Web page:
Introducing a Therapy Robot for Children

A Spanish research team is developing a therapeutic robot with a focus on helping children during rehabilitation treatments.


A new robot could be used to help children during rehabilitation treatments. Source: DiCYT

In a case of life imitating art, Spanish researchers have seemingly taken a cue from the hit animated flick Big Hero 6. The team is developing a therapeutic robot with a focus on helping children during rehabilitation treatments.

Unlike the sizeable Disney robot, the real-life social therapy device measures a mere 58 centimeters and weighs just four kilos. It is capable of detecting patients’ reactions and even assessing their exercises.

Using UMD’s NAO machine

The researchers, which include members from Universidad Carlos III de Madrid (UC3M) and other Spanish institutions, used the University of Maryland’s NAO robot and developed it into a therapy device.  NAO was selected in part because of its joints, which offer the robot a tremendous amount of flexibility.

The goal was to create a robot that children would feel comfortable interacting with on a social level. The scientists assure there is no physical interaction between the robot and patients, meaning children are not at risk. “The main benefit is that the children see the robot as a friend; they like playing with it and they become uninhibited,” says researcher José Carlos Pulido.

The key to the robot’s success is automated learning; it is capable of adapting its therapy approach depending on the client. The team is currently working on algorithms that will take it one step further by allowing the robot to recognize gestures with the help of a camera. The device will essentially be able to pinpoint when a child is smiling, having trouble with an exercise and even if a patient is getting frustrated.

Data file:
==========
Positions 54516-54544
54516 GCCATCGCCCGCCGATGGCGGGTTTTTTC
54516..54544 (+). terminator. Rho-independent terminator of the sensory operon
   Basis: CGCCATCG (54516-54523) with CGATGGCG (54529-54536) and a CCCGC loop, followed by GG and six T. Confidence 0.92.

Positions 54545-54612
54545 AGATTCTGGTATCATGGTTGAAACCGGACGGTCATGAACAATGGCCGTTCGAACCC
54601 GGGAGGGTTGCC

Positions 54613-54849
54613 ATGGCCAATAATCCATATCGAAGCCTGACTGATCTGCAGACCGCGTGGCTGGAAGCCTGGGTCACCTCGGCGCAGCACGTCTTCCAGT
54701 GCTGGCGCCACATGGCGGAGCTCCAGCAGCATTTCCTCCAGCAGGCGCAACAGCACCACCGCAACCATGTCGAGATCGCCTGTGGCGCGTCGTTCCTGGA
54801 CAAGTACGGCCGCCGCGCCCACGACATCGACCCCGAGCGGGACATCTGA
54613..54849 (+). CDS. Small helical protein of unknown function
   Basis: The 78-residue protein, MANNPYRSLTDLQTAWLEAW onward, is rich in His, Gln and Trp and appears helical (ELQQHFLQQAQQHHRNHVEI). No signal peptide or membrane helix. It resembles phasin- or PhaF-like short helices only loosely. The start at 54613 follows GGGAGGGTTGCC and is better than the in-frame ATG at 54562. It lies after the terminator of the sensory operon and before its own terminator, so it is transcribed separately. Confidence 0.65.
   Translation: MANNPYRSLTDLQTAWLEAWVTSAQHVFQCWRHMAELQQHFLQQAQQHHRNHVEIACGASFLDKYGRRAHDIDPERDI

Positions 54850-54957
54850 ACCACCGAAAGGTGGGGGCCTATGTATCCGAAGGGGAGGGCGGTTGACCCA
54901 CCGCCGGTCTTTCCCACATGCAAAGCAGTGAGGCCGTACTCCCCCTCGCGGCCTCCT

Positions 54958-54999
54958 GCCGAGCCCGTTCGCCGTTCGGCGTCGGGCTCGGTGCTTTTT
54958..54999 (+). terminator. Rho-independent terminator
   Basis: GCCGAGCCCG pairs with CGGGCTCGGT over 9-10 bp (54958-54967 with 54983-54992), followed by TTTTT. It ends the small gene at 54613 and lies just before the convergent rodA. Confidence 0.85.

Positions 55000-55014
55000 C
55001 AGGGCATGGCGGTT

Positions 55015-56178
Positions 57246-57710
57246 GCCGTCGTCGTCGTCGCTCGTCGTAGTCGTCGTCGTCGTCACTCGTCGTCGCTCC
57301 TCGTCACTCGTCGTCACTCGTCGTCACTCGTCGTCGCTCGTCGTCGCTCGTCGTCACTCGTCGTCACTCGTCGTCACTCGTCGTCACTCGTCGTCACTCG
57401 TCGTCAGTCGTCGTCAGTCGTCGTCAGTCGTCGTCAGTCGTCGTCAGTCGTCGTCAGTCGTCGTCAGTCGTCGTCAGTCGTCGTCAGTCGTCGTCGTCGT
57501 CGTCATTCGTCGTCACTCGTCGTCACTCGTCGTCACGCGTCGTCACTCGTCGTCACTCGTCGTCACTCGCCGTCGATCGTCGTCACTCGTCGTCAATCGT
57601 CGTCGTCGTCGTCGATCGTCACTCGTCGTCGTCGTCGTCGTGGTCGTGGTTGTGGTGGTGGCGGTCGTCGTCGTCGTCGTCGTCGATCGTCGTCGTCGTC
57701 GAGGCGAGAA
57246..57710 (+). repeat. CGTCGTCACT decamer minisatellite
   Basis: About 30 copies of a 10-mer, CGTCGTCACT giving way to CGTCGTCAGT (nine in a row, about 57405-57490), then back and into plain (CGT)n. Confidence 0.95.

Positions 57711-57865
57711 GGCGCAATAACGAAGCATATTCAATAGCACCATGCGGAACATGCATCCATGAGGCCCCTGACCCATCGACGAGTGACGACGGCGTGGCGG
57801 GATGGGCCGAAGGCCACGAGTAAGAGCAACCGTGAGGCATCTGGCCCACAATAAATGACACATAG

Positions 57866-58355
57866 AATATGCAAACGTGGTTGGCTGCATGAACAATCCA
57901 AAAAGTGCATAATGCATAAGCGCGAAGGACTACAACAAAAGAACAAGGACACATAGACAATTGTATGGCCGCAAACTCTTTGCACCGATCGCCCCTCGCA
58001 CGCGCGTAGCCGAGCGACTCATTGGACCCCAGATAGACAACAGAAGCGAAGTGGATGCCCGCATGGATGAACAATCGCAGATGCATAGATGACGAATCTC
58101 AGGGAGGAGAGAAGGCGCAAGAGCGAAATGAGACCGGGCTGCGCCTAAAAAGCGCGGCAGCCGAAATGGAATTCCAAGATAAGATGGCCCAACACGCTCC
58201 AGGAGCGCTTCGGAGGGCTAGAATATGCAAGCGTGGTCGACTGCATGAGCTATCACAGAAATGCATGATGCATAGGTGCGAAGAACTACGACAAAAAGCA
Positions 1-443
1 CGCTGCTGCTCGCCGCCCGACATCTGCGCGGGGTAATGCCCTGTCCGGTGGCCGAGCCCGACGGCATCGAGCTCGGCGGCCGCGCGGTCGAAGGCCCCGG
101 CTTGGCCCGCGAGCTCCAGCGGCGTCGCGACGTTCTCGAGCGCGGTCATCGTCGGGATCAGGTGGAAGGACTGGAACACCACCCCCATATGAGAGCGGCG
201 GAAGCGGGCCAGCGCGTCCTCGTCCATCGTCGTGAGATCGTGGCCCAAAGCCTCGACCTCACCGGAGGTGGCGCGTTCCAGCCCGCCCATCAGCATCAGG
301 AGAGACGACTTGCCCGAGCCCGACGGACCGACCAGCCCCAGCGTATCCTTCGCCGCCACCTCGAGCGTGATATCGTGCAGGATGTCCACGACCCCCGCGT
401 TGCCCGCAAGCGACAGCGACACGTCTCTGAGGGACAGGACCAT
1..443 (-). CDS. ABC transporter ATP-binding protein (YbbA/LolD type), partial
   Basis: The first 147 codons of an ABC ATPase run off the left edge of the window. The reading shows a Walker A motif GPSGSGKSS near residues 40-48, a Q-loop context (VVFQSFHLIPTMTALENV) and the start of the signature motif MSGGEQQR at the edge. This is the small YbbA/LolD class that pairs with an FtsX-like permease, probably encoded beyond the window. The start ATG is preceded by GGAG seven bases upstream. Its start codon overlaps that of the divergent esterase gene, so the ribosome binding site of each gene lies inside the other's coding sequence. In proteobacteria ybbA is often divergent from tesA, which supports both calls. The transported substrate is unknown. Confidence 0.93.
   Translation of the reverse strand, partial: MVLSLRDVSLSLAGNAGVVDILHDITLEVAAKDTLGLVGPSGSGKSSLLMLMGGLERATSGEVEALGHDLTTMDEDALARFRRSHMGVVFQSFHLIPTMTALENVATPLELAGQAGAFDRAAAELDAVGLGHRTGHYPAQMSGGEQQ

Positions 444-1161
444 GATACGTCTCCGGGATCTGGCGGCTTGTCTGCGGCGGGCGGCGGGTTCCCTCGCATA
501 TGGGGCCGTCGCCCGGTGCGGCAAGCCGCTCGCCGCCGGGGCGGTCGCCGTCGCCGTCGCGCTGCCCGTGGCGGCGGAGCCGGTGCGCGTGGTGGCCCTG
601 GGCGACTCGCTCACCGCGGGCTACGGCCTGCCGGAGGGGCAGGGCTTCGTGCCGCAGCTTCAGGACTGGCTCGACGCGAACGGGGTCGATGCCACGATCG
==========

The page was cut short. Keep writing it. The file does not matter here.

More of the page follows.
The robot is capable of doing all of the exercises it asks the child to perform. It starts each session by asking, “Do you want to play with me?” The device then proceeds to show the rehabilitation exercises, which the child is asked to emulate. The robot can even change the color of its eyes to indicate to a patient that they are not performing an exercise properly.

Testing the therapy robot 

The scientists have tested their device at Hospital Universitario Virgen del Rocío, where more than 100 children – including patients with motor difficulties – got to interact with the robot. The general consensus from children and parents was that the compact machine made therapy more engaging. It also helped parents follow their children’s treatment.

In addition to NAO, the researchers are working on an in-house robot called Ursus that could benefit from their technology. With more testing and research, the team says its robots could be ready for hospitals over the next few years. Even though the device is quite small, it could potentially pave the way for other robotic caregivers. 

Source: DiCYT